Ask, and then answer, an important question you would have liked us to ask.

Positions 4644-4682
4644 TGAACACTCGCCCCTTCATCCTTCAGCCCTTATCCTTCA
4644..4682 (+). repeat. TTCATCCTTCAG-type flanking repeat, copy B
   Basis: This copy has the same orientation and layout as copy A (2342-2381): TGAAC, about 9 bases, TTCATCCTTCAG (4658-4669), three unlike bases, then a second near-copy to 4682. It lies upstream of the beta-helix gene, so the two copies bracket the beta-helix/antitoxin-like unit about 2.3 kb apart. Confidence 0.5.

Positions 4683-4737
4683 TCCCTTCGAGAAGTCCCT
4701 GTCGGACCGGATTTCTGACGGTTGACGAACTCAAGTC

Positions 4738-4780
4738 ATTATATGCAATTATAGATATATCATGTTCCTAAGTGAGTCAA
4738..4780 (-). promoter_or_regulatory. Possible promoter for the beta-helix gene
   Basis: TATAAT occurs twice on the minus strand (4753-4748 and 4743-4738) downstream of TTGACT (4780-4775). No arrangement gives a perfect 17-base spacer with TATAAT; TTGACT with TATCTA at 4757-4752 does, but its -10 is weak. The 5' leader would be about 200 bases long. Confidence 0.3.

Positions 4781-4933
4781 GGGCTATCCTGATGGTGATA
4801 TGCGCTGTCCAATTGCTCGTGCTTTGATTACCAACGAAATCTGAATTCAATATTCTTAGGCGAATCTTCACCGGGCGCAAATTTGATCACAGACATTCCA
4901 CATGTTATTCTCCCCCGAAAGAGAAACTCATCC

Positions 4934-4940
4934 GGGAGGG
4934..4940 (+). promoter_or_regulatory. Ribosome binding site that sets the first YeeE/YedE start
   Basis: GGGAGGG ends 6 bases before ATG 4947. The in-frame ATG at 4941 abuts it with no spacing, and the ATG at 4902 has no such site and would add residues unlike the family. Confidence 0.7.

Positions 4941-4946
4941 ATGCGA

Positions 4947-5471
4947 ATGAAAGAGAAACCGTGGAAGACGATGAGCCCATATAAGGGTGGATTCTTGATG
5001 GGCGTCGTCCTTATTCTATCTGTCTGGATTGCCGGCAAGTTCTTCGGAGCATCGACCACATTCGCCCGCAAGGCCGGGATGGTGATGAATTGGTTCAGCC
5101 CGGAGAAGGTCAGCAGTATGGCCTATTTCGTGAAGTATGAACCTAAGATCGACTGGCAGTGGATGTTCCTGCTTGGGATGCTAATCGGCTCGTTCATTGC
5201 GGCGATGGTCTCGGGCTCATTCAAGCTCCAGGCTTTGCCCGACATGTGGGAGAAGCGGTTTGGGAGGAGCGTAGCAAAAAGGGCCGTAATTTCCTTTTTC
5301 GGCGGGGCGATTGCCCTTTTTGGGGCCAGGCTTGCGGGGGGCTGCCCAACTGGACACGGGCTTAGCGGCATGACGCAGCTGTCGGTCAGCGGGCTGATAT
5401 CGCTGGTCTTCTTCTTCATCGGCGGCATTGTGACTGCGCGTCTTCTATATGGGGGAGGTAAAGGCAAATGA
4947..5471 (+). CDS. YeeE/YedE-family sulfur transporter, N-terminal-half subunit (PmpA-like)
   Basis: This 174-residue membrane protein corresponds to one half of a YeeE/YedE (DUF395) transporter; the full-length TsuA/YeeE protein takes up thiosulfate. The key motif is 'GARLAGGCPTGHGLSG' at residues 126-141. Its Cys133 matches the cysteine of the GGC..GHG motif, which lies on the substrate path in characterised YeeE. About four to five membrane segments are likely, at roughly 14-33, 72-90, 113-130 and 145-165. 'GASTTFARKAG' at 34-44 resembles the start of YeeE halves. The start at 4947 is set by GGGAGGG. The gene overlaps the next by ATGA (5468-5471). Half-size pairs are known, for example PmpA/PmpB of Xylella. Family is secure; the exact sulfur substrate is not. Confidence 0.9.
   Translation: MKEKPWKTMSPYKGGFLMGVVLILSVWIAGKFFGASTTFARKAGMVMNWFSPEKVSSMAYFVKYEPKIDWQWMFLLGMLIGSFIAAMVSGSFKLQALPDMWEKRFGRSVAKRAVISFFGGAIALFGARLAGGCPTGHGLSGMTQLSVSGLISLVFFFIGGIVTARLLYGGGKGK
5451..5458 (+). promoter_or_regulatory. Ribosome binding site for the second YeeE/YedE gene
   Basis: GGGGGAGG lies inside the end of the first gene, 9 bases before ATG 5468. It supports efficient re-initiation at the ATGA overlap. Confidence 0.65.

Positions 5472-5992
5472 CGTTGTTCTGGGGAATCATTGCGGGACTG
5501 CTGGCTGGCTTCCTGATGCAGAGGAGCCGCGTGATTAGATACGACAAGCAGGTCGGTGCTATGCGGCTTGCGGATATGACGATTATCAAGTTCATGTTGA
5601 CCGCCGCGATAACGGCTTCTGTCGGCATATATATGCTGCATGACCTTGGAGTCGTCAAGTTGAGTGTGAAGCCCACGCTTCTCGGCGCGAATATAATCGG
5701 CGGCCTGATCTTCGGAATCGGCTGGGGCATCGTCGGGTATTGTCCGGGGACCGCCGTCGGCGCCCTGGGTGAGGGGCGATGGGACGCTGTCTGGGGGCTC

“Relate a clever anecdote from your life in which you make veiled references to your academic abilities, talents, and personality in the fashion of a college admissions essay. Be neat.”Last summer, I was accepted to attend Brown University for a four-week creative writing program. However, there were a few more bureaucratic hoops I had to jump through before I could get on a plane to Providence. For starters, I needed to provide evidence of immunization.I went straight to the source on this one: my parents. “Mom, have I been immunized?””Yes.””May I have the records to this? Preferably notarized. And mailed to this address by four p.m. today. Oh, and here’s 37 cents. Thanks in advance.”Unfortunately, my mother had no such records. But perhaps my doctor did.So, I called up the only clinic in the Sunbelt covered by my HMO and asked for my records. They informed me that only a doctor could access my records, because they apparently require Level 50 Pentagon clearance.Unluckily for me, my HMO doesn’t cover medical expenses incurred as a result of “injury” or “disease.” Furthermore, the operations that they do cover (currently limited to animalist rituals and blood donation) requires co-payments most third party campaigns couldn’t afford. However, these records were vital, so I asked my parents for money, and drove down to the clinic.After a brief wait during which I read an outdated “Newsweek” highly critical of the McKinley administration, I met with Dr. Franklin, whose first words were “You’ve lost weight.”I realized then that in my fervor to obtain the records, I had overlooked the fact that my doctor had the silly notion that I was anorexic. Whoops. And I thought it was a bit suspicious that they weighed me before going in.So, we got into an argument. She pounced on me for being “anorexic,” and I sort of sat there and acquiesced. Then she wrote down on a little pad “Anorexia Nervosa” very patronizingly and slid it over. Again, acquiescence.Fortunately, the mood changed, and we got into a discussion about literature. (The flow was: anorexia –> repression –> social norms –> iconoclasm –> 20th century authors) Apparently, she personally knew Kurt Vonnegut many years back, which I thought was pretty interesting, since I loved Cat’s Cradle.In the end, she suggested I read Siddhartha (which I would find interesting, but not astounding) and said the Brown trip would be “therapeutic” for me. And she didn’t have the immunization records.That left me out a $20,000 co-payment and several hours of my time, all for a sticky note. In a final show of defiance, I placed the anorexia note on my breast and drove to my school, which would certainly have those useless records.The dramatic irony of this final scene exists in that I did not know I was still wearing the note. But it all worked out, as I would go on to successfully attend Brown without spreading my horrible infections to very many people.